As you might have guessed, both these reasons stem from reading for the sake of reading. When you read at leisure, there is simply no incentive for you to read faster and you become inflexible. And when you read for pleasure, you are not concerned about the intricate clues beneath what appears on the surface. You are more interested in the story and the twists and turns it takes rather than in the underlying flow of thought. You do not want to think and anticipate; you want to enjoy as the story reveals itself to you. This passivity may also develop when you read only one kind of material, say a specific genre of books, and are not as interested in any other form of reading.
Reading for the purpose of answering questions related to the text that you read requires you to be flexible as well as active. Flexibility is the adaptation of your reading rate to the purpose of your reading.
For example, you read the comics and the editorial page of a newspaper at different rates. Flexibility shows that an efficient reader has reading rates, not a reading rate. Flexibility in reading can be compared to driving an automobile. If the terrain that you are driving upon or the text that you are reading is too difficult or unfamiliar, you must progress at a slower rate. But, if you are familiar with the road that you are traveling, you can drive faster; if you are dealing with familiar material, you should not read at the slow rate at which you would read a subject unfamiliar to you.
You need to make a conscious and motivated effort to adapt your pace according to the time at hand or the complexity of the material so as to always maintain a certain minimum threshold level of comprehension. You also need to be more actively involved with the text that you read, taking note of the undercurrents in the author’s work, understanding his viewpoint and the reasons for the same without being biased, and anticipating his conclusions.


Reaction Time and Skip Backs For some of you, initial efforts to speed read may be impeded by habitually slow ‘reaction time’ to reading material—a general ‘rut’ which makes attempts at faster reading extremely uncomfortable at first. ‘Habitual vocalization’ (speaking out as you read) is one of the main causes of a slow reaction time.

A slow reaction time may also result from faulty or sub-optimal eye movement. If you notice the way in which your eye muscles actually move when reading a printed text, you find that you are fixing your eyes on one block of words, then moving your eyes to the next block of words, and so on: effectively you are reading not isolated words, but blocks of words at a time. The block of words is called the ‘fixation-zone’, the point near the centre of each eye-span (focus point for each fixation-zone) is called the ‘fixation point’ and the period of time during which the eye rests on one block of word is called ‘fixation time’. Therefore, a shorter fixation zone, as well as a longer fixation time, reduces your reading rate.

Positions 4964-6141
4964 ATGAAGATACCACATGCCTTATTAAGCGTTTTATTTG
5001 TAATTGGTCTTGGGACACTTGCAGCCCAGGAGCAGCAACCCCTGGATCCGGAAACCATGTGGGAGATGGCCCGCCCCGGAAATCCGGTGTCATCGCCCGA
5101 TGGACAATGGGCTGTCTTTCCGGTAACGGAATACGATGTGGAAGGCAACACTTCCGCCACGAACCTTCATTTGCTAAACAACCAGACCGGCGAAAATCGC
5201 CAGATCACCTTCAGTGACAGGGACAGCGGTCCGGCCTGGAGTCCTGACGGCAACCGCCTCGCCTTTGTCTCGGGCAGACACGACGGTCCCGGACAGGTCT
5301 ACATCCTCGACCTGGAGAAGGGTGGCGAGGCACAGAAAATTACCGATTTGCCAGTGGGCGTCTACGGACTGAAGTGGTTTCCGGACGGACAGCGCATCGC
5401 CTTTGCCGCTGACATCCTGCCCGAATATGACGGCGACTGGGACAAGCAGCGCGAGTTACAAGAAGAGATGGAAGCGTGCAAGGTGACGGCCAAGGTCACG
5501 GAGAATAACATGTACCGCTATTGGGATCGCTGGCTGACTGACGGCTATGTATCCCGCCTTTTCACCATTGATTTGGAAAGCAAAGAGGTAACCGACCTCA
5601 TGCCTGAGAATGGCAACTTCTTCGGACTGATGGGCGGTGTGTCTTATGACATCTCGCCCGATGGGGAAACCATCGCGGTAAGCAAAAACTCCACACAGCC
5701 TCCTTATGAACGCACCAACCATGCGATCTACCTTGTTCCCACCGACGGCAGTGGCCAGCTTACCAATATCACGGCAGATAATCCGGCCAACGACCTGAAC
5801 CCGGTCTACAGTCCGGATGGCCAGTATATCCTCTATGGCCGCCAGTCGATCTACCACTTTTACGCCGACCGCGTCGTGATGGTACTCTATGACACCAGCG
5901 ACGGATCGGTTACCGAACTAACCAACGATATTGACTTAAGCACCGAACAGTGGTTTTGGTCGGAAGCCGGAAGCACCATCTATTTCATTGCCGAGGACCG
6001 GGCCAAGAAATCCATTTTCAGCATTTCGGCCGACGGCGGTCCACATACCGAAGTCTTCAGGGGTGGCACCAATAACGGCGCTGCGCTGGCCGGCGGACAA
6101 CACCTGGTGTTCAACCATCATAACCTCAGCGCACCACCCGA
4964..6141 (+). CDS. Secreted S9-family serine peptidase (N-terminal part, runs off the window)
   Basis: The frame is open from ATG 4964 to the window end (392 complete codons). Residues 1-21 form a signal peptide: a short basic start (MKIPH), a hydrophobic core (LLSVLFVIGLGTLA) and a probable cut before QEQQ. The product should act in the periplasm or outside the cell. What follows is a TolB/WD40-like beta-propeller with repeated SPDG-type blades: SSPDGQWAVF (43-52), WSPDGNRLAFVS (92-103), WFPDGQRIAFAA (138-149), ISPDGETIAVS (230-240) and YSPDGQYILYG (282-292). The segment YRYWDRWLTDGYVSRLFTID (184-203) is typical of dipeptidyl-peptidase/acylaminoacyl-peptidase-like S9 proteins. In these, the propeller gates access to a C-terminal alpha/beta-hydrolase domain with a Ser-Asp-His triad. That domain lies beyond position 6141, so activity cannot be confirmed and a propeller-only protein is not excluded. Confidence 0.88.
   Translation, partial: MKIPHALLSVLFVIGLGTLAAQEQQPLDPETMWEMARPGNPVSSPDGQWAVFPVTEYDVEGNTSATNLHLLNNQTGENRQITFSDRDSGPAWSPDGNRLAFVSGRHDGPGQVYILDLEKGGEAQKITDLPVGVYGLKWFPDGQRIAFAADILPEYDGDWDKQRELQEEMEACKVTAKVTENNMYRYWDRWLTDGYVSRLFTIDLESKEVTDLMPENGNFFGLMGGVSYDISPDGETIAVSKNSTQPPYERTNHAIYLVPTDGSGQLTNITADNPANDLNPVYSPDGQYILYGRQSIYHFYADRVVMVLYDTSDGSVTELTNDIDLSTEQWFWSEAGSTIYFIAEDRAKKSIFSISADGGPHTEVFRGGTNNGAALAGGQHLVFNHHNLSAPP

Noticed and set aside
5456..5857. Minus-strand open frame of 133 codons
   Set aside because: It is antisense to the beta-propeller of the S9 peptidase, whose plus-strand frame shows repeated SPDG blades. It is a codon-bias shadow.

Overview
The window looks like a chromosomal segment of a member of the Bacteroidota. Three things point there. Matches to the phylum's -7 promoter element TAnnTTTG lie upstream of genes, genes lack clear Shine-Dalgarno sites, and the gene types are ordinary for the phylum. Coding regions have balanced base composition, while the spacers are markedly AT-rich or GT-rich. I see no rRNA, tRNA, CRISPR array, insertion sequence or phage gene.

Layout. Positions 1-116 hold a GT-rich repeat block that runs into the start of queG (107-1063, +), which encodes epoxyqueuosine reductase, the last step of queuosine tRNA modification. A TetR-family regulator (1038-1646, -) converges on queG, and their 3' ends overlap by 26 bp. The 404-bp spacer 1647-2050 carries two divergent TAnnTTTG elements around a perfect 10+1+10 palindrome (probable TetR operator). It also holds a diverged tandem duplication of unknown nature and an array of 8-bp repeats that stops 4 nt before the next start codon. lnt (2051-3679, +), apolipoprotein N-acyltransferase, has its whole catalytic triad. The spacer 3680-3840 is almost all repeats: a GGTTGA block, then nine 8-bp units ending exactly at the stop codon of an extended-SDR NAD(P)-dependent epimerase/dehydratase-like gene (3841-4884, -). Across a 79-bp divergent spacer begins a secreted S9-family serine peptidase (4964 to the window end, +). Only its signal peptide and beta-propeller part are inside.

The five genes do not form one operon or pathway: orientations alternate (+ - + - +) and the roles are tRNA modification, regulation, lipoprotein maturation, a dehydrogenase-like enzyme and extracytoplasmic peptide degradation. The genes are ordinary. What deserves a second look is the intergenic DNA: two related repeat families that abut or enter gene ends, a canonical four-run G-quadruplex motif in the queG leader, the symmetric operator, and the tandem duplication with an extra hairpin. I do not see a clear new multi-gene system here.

You may also notice that you don’t always proceed from one block of words to the next; sometimes you also move back to a previously read block of words if you are unsure about something. These disruptions to the forward flow of reading are called ‘skip backs’ or ‘regressions’.

Even when you perfectly understand the material as you read it, you may resort to unnecessary and habitual regression or re-reading—because of lack of concentration. After every few lines, you might feel like going back to read the material again because you think you have missed out on some crucial information in the preceding lines. This slows you down without actually helping you to improve your comprehension.


You must realize that your aim is not to memorize the complete text, but to ensure a selective retention of the more important points in the text that you read.
Since all the above factors act also to reduce comprehension, increasing the reading rate by eliminating these factors is likely to result in increased comprehension as well. This is an entirely different matter from simply speeding up the rate of reading without reference to the conditions responsible for the slow rate. In fact, if you simply speed up the rate, especially through forced acceleration, it may actually result in making the real reading problem more severe. In addition, forced acceleration may even destroy your confidence in your ability to read quickly and purposefully. What you must do, therefore, is increase rate as a part of a total improvement of the whole reading process.
Ways of Improving Reading Speed